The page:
Check out Microsoft’s cancelled Andromeda OS running on a Lumia 950
Some of Andromeda OS lives on in Microsoft’s Android customizations on the Surface Duo
Before the Surface Duo was an Android device, it was supposed to run Windows. More specifically, a version of Windows called ‘Andromeda OS’ that Microsoft cancelled in 2018.
However, thanks to a new video from Windows Central, we’ve finally got a glimpse of what Andromeda OS would have been like. There are a few caveats, as the publication points out — namely, they show off the software running on a Lumia 950 because that’s what Microsoft used internally to develop Andromeda OS. The company never intended for these internal images to ship and, since Microsoft cancelled the project, what we see is unfinished.
The other major caveat is that Andromeda OS was intended for a dual-screen device like the Surface Duo, which makes it difficult to show off some aspects of it on a single-screen device like the Lumia 950. Still, with all this in mind, it’s incredibly interesting to see Andromeda OS in action, particularly the parts that made the jump to Android and ultimately shipped on the Surface Duo. Check out the video below:
And for those of you who hate videos, Windows Central has a great in-depth write-up about Andromeda OS here.
Some of the standouts from the Andromeda OS video include the unique ‘journaling/inking’ focus. Andromeda OS effectively turns the home screen and some of the lock screen into an ‘inking’ space where users can quickly write notes, draw and more. There’s nothing to activate — just take the Surface Pen and start writing.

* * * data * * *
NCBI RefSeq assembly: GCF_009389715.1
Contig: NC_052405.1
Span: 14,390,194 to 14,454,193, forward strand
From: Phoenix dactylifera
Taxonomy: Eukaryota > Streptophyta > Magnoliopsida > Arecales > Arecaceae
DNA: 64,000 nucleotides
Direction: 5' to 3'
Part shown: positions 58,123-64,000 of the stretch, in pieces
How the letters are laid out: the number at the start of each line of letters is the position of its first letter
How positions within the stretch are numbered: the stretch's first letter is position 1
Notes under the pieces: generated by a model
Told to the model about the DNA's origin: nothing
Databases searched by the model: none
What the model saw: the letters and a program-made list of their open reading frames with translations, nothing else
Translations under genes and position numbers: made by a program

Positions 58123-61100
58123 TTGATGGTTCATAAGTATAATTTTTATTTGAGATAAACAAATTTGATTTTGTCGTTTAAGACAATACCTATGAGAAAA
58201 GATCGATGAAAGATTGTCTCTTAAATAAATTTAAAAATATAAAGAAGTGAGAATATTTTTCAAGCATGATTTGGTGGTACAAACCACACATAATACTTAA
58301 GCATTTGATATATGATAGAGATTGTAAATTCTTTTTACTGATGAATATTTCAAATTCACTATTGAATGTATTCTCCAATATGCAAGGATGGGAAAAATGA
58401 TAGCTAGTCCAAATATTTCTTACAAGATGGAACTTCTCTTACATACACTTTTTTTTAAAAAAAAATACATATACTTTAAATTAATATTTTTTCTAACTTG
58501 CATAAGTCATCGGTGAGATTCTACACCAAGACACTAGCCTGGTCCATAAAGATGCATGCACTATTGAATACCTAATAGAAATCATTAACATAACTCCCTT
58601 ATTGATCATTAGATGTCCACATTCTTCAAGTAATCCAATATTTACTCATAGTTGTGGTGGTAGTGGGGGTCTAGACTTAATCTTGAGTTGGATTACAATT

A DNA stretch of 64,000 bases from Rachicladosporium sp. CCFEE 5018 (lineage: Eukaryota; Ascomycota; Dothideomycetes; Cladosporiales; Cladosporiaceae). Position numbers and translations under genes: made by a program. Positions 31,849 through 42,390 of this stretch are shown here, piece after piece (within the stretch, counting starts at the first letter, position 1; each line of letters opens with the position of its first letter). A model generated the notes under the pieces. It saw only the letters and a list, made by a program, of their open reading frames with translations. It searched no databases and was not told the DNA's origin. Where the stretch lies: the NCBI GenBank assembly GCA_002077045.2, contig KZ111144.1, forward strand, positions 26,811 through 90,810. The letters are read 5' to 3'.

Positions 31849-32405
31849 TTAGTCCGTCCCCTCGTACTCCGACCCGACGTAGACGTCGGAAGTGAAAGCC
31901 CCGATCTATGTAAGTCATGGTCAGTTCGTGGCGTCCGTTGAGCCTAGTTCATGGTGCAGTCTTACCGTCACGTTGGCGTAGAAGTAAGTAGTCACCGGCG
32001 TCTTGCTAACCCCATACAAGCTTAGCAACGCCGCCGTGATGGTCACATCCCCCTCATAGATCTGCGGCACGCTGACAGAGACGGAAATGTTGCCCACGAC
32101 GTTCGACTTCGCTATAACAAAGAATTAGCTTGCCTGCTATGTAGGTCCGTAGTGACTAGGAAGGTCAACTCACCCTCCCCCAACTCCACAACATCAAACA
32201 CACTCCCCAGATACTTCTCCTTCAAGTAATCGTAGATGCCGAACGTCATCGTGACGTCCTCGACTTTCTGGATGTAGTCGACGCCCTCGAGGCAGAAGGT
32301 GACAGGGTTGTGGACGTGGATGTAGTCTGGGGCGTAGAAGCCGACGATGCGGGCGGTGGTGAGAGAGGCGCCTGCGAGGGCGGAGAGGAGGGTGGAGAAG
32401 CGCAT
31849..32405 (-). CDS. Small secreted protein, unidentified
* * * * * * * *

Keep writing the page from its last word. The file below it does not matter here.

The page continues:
Of course, there are plenty of inking/writing apps available (including Microsoft’s Whiteboard app, which was born out of the Andromeda OS journal according to Windows Central). What makes the Andromeda OS approach unique is the near-constant availability. The journal is never more than a swipe or two away. I’d be interested to see something like this on the Android-powered Surface Duo, which might give it a more interesting use-case beyond running two apps at once.
Also interesting is the combination of Cortana and notifications. While the implementation shown in the video appears very basic, it’s easy to see how Microsoft could have shaped the combination and used it to make Cortana into a digital assistant capable of helping work through notifications, re-surfacing reminders and more.
There’s a gesture system as well — some of which did make it to Android, particularly the windowing system for managing apps across two displays. Beyond that, Andromeda OS seemed like your standard smartphone OS, with some Windows Phone flair like ‘Live Tiles.’
While part of me is sad that we never got to see a finished Andromeda OS running on the Surface Duo, it’s likely better this way. As Windows Central pointed out, Andromeda OS still would have needed to manage things like a lack of apps compared to Android and iOS. Plus, as interesting as the journal-as-home-screen idea was, I’m not sure if users would have gotten on board with it.
Images credit: Windows Central
Source: Windows Central